Doctor Warrick's Daughters

Doctor Warrick's Daughters

by Rebecca Harding Davis

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Overview

From one of America’s early highly regarded women writers comes this tale of a not overly successful doctor coming home at the end of the Civil War to find himself widowed with two daughters to raise and introduce into society. As a back drop to this is the rebonding of North and South and some of the difficulties that occurred due to the war.

Rebecca Harding Davis (1831-1910) is considered a pioneer of literary realism who worked towards social change for minorities through her writings. Her most noted work was a novella “Life in the Iron Mills”.

This eBook edition was carefully prepared by referring to an original text to correct scanning errors that are common in other versions. Old spellings and word usages have been preserved, but obvious spelling and other typesetting mistakes in the original have been corrected.

This edition was prepared and edited by Snazz eBooks™.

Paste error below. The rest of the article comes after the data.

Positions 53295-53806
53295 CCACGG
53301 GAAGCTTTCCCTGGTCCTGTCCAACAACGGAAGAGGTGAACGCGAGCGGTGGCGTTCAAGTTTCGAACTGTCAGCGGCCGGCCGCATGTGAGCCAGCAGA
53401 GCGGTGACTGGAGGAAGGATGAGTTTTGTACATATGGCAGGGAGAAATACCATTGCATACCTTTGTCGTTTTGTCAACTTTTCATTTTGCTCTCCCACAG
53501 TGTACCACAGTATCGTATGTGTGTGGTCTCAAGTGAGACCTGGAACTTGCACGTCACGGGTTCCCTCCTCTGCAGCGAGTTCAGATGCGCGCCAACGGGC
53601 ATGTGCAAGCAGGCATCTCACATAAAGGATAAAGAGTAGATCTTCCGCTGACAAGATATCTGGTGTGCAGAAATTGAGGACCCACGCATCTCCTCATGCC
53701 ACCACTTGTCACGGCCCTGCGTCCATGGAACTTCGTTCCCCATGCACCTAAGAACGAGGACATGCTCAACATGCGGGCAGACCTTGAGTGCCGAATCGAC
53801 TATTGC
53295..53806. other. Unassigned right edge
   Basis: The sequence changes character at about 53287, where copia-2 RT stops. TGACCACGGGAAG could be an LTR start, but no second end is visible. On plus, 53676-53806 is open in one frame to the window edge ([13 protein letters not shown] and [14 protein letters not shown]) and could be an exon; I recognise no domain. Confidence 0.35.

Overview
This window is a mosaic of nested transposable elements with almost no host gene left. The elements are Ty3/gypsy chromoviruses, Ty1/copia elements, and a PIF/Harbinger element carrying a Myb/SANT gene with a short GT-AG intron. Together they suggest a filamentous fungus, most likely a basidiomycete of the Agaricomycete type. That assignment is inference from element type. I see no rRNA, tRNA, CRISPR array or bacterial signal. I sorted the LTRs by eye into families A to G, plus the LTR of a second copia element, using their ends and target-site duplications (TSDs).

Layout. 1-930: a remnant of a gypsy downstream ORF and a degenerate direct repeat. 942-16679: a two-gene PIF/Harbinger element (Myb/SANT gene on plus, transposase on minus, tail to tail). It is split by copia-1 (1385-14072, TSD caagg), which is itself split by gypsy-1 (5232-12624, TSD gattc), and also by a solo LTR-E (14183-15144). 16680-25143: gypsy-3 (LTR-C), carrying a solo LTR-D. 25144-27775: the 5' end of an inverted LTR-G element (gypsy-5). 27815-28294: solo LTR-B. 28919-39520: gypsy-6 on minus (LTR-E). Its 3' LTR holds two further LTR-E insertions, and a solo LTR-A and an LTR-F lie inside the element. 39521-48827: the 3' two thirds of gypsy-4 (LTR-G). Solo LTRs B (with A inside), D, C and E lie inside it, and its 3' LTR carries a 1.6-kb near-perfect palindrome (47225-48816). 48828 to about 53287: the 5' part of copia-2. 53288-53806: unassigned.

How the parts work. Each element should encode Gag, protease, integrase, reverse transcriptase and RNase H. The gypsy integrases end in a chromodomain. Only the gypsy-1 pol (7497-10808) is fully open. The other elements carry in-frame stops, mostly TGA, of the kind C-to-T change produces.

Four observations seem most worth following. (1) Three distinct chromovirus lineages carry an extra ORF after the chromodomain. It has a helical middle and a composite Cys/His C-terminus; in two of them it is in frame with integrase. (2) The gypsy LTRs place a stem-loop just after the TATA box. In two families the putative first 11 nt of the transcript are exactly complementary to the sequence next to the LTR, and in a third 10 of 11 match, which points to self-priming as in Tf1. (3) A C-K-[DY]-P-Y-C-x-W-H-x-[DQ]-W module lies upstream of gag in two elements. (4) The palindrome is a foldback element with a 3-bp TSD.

Original cover design and other original content of this edition are Copyright © 2013 by Snazz eBooks™. All rights reserved. No reproduction by any means is allowed without permission.

Here is an excerpt:

They always talked of “our little burgh” with proud humility: as the great Louis was known to his people only as “Monsieur,” because there could be but one gentleman in France. Of course they knew that there were other towns in the country, but they thought of them vaguely, as one does of affairs in the Antarctic circle. Luxborough was the final result of the creation. For it Columbus had sailed, and Washington fought, and the Bible been written. They delighted to tell each other that “with our resources and water power we could easily have surpassed Philadelphia at any time. But our people, sir, have had higher pursuits than trade.” A small college gave a scholastic flavor to the pursuits of some citizens; others were army and navy officers on half pay; still others derived their support from the meagre dividends of the venerable Luxborough Bank. But a meagre income did not interfere with the self-respect of any Luxboroughan. He wrapped his poverty about him as a royal garment and smiled down patronage on the world.

Now, these people all knew that their forefathers had been Swedish peasants who came over on the Key Of Calmar: or mechanics and cotters brought to his principality by Penn. But had they not founded Luxborough? That was a patent of nobility in the minds of their descendants, who clung fondly to their old oak chests and chain clocks.

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Product Details

BN ID: 2940016791562
Publisher: Snazz eBooks
Publication date: 05/24/2013
Sold by: Barnes & Noble
Format: NOOK Book
Sales rank: 1,040,308
File size: 2 MB

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